Seattle Design Festival Interview
I recently got to sit down Matthew McWilliams from the Seattle Design Festival to talk about setting as design.
Here is a link to the feature.
The Seattle Design Festival tells a story. This story culminates in an annual celebration of our design community each summer, but the connections we forge within that community, and the stories they have to share, last throughout the year. Follow along with Design in Community, as we highlight some of the design stories from our community through photos and sound.
Nathan Hadley has almost always been a climber. Now he shares his passion for climbing through his work as the lead route setter at the Seattle Bouldering Project in Fremont.
And while he naturally possesses an analytical inclination, he draws upon his interests in other design disciplines to set routes that enable climbers with different skill levels to find inspiration, apply knowledge, and refine techniques.
“What we’re trying to do is to create and curate experiences for other people to come in and enjoy,’ says Hadley. ‘The climbers coming into the gym, new climbers or experienced climbers. These are the people we’re focused on building these routes for.”
Every day brings unique challenges and opportunities.
“Each person on our team will design and build three to five boulder problems.”
The process relies on an artistic inclination to draw lines, create shades, and experiment with white space in order to make an idea come alive on paper.
“It’s similar to doodling,” Hadley explains. “Sometimes you discover what you’re trying to draw in the process of drawing.”
But persistence and teamwork can lead to important discovery and insight.
“That’s the part of the process that I really enjoy. You can have a rough idea in the morning of something that you want to set up. But when you put your climbing shoes on, you experience it – it’s almost like the boulder problem can communicate back to you, that there’s a certain kind of spirit there.”
With a few tweaks and tests, it may even build towards a revelation that fully connects mind, heart, and community.
“This is right,” Hadley smiles, when that magical moment happens. “This is what we needed here.”
Seeing Circuits: an Interview with the Bouldering Project
Richelle Kimble, a good friend from the Bouldering Project, and I sat down to discuss circuits, a key part of the experience of climbing at a BP.
The article is over on the BP website, here: Seeing Circuits
Vanishing Point 2.0: A Classic Route Modernized
Ever since climbing Dolomite Tower, a subpeak of Mt. Baring, in 2017, I fell a little in love with that face. I hiked several of my friends and family out to Barclay Lake to show it off. The climbing on Vanishing Point, the one modern-ish route on the tower (put up in 1998 by Brian Burdo, and now fully modern thanks to 2020 efforts on it), is fun and the setting spectacular. Climbing it with my good friend Travis Kemp left an impression. I couldn’t forget it. And I wanted to experience it again or give back to the wall in some way that would encourage others to experience its magic as well.
Climbing Vanishing Point is serious. The approach is very technical and hard to get right even with good information. The climbing on the tower is hard, sustained, exposed, and sometimes straight-up dangerous. Travis and I got really spooked on pitch 5, when we realized a whole part of the pitch had fallen off, taking with it a few bolts. It took us over an hour to figure out how to get around it. We went into survival mode after that and climbed quickly to the top of the wall. There were runouts, a death flake, and hanging belays. We enjoyed it, but it felt real. I was scared to shit but afterwards thought it was the coolest wall I had ever climbed.
Fast forward to the insane year of 2020. I didn’t have climbing plans for the summer when the lockdowns happened this spring. I realized that I might not be able to leave Washington State this year, so I decided to revisit Dolomite Tower, with a trailhead only 1.5 hours from my place in Seattle. I convinced my good friend Mike Kerzhner to drive up from Portland to climb Vanishing Point again. Memories can be deceptive, so I wanted to re-remember what it was like up there.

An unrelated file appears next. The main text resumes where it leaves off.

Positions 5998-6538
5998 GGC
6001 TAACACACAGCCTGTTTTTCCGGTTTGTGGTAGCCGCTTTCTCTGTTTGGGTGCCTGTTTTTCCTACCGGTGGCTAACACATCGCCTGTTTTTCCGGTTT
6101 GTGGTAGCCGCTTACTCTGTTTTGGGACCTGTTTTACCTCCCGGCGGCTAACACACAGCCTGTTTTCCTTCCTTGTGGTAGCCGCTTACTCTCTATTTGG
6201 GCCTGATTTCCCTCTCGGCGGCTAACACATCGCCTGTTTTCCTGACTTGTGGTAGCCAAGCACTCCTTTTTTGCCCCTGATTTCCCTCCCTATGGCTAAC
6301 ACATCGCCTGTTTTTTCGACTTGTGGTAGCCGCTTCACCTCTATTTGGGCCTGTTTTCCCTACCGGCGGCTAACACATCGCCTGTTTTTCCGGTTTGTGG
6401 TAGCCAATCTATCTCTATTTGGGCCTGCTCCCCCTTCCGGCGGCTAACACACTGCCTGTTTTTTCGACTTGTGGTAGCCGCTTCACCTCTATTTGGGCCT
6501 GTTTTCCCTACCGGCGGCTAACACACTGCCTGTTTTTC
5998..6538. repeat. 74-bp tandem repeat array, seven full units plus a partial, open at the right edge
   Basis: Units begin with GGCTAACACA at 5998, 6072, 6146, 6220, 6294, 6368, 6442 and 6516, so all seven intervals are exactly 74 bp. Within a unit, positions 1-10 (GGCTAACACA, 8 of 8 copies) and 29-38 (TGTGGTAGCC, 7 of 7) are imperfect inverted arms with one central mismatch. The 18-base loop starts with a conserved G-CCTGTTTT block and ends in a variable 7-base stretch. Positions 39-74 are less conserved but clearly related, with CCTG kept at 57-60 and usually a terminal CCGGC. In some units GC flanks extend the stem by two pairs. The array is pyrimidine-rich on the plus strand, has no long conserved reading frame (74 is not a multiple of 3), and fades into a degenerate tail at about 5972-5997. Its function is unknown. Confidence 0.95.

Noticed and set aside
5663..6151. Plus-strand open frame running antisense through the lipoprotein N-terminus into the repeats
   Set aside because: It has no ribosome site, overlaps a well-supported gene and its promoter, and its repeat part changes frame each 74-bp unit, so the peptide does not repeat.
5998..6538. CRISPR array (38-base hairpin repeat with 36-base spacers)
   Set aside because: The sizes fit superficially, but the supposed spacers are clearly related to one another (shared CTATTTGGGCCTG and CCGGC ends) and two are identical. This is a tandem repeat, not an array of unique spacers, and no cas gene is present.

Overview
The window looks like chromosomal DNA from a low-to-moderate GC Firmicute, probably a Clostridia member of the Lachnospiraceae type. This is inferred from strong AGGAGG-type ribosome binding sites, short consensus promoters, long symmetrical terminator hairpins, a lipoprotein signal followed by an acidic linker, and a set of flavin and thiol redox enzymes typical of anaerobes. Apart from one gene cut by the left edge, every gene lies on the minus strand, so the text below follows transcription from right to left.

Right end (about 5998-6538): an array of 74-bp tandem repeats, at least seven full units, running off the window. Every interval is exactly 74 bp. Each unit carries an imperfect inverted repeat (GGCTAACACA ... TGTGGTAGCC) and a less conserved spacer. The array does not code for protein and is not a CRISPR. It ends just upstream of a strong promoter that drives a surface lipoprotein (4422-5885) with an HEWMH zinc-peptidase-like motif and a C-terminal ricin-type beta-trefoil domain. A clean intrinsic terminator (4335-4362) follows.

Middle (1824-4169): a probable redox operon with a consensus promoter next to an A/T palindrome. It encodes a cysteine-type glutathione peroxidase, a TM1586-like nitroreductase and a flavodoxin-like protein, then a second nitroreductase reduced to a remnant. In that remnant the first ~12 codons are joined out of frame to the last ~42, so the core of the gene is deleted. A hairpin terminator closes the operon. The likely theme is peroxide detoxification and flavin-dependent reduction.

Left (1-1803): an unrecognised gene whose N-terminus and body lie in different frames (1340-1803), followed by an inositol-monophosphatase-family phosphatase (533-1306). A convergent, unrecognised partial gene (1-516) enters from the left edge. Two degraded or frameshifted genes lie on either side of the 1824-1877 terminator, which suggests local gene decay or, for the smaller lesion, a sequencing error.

Story of our June Climb
Mike and I woke up in Seattle at 5am, June 19th, made coffee and started driving. We were leaving the Barclay Lake trailhead around 7am. The first 20 minutes of the approach is spent on a flat trail in a beautiful forest—a mental warmup for what you’re about to experience. After about a mile, you’ll have to thank the trail for what it’s given you and brake right. Thankfully, if the approach is done correctly, there is minimal bush-whacking. Mike and I pushed through bushes for a few minutes to gain a boulder field, crossed it, and entered a wash. The wash takes you up to a gaping gully, which you avoid by escaping right on a ramp into a steep forest. In June, Mike and I were kick stepping up snow to gain the ramp.
Climbing the forest is my favorite part of the approach. If you’ve spent a lot of time on the walls in Squamish, you’ll feel right at home climbing up the jungle gym of tree roots. Brian Burdo, and probably other first ascensionists of Dolomite Tower and Mt. Baring routes, left behind several fixed lines to help haul yourself up the steep slope. They also serve as a nice guide. The ropes eventually take you up to a perch overlooking the gully and slabs that must be climbed to the base of the tower.
Mike and I packed all of our water, but we felt really silly for doing that once entering the gully. For the rest of the approach, flowing water was always nearby. And this flowing water made approaching that day a mini-epic for us.
We scrambled up the gully to approximately the spot where I remembered roping up and starting up a bolt-protected slab, but we couldn’t find the first bolt. We looked around for 20 minutes and still couldn’t find anything. I was starting to mentally prepare to turn around and bail. I roped up and started climbing up a slab that seemed to look right to see if a bolt would appear. It was wet and slippery, with no protection, so I didn’t make it very far before deciding to come back down. Mike thought a series of narrow ledges going out left looked promising. I knew that was not where the bolts would be, but I thought I might be able to protect it with gear. Right after I started out the ledges, Mike finally spotted the bolt we were looking for. It was in a waterfall right above us! It looked like the 2 pitches of bolted slab was completely running with water. There was no way we were going to make it through the runouts between bolts in a slabby waterfall, so I continued trying to find a way around. I ended up getting two pieces of gear in and slinging a finger’s width branch of a bush for about 200 feet of climbing. Not ideal.